Galle Fort

Sri Lanka’s best-preserved colonial townscapeSri Lanka’s best-preserved colonial townscapeSri Lanka's best-preserved colonial townscape is relatively unexplored and boasts undiscovered beaches, lush jungles, ancient temples and luxury hotels.

This fort, initially built by the Portuguese, was taken over by the Dutch in 1640. They further fortified it over the next 6-7 decades, also building a new elaborate system of sewers. Every high tide they would be flooded, taking the sewage out to the sea.

This walled city, within the city gives a peak into Galle's colonial past. The pillars and the facades, courtyards full of the shops selling spices and sarongs, antiques and modern curios give a glimpse of the old times.

One of the most pleasant strolls you can take in town is the circuit of the fort walls at dusk. As the daytime heat fades away, from the lighthouse walk clockwise around the top of the ramparts all the way to the main town-facing bastions. Flag Rock, is a part of the wall where it is a great place to be at sunset.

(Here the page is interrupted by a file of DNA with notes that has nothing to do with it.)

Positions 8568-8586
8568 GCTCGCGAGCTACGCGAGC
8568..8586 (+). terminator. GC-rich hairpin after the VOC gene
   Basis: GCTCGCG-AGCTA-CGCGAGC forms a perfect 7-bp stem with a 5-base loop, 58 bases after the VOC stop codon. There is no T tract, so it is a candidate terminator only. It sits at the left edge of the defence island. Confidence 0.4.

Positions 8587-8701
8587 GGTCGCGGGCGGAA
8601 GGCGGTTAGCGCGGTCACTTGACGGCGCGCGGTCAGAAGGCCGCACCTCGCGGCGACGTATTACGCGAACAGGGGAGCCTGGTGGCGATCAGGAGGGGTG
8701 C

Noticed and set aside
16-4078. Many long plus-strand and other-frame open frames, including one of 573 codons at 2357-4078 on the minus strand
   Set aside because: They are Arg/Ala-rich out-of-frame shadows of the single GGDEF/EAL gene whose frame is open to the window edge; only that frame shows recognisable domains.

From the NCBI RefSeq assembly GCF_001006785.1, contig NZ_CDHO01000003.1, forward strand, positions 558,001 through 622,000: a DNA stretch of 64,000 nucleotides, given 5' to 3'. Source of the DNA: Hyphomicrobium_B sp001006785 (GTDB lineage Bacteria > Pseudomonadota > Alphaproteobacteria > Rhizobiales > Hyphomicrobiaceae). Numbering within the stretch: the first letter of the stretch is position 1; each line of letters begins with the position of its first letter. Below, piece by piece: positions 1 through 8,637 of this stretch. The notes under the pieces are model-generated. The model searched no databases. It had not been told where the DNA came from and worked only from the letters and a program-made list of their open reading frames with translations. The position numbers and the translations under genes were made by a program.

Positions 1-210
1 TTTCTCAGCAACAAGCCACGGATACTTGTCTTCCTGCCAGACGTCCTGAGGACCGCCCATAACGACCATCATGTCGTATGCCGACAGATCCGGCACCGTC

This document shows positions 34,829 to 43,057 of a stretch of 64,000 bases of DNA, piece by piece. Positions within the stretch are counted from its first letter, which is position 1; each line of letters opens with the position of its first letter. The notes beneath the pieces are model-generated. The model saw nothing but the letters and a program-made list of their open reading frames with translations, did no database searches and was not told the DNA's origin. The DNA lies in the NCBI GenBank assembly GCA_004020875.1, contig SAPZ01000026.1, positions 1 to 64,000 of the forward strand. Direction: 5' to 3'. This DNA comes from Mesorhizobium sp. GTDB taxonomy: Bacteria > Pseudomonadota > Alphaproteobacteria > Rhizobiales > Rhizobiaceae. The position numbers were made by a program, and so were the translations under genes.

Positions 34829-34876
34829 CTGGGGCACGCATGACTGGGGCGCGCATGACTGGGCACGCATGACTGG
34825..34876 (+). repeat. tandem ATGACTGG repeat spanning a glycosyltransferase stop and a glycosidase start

There are also many old structured within the fort to see and explore. 

Dutch Reformed Church

The Dutch Reformed Church is worth a visit for its atmosphere and architecture. Originally built in 1640, the present building dates from 1752 to 1755. Its floor is paved with gravestones from the old Dutch cemetery (the oldest dates from 1662). The organ from 1760 still sits in the building and the impressive pulpit, made from calamander wood from Malaysia, is an impressive piece. 


With an entrance behind the iconic old Bell Tower, this is easily the more engaging of Galle's two maritime museums. Exhibits include interactive displays and ancient artefacts that illuminate the town’s maritime past, including the many shipwrecks in the surrounding waters.


This vast, colonnaded colonial landmark dates to the 18th century. Its size was necessary as both the voyage to Ceylon and life in the tropics proved very unhealthy to the Dutch, who died in droves from various diseases and the tropical heat. Recently restored, it is now home to many boutique shops and cafes.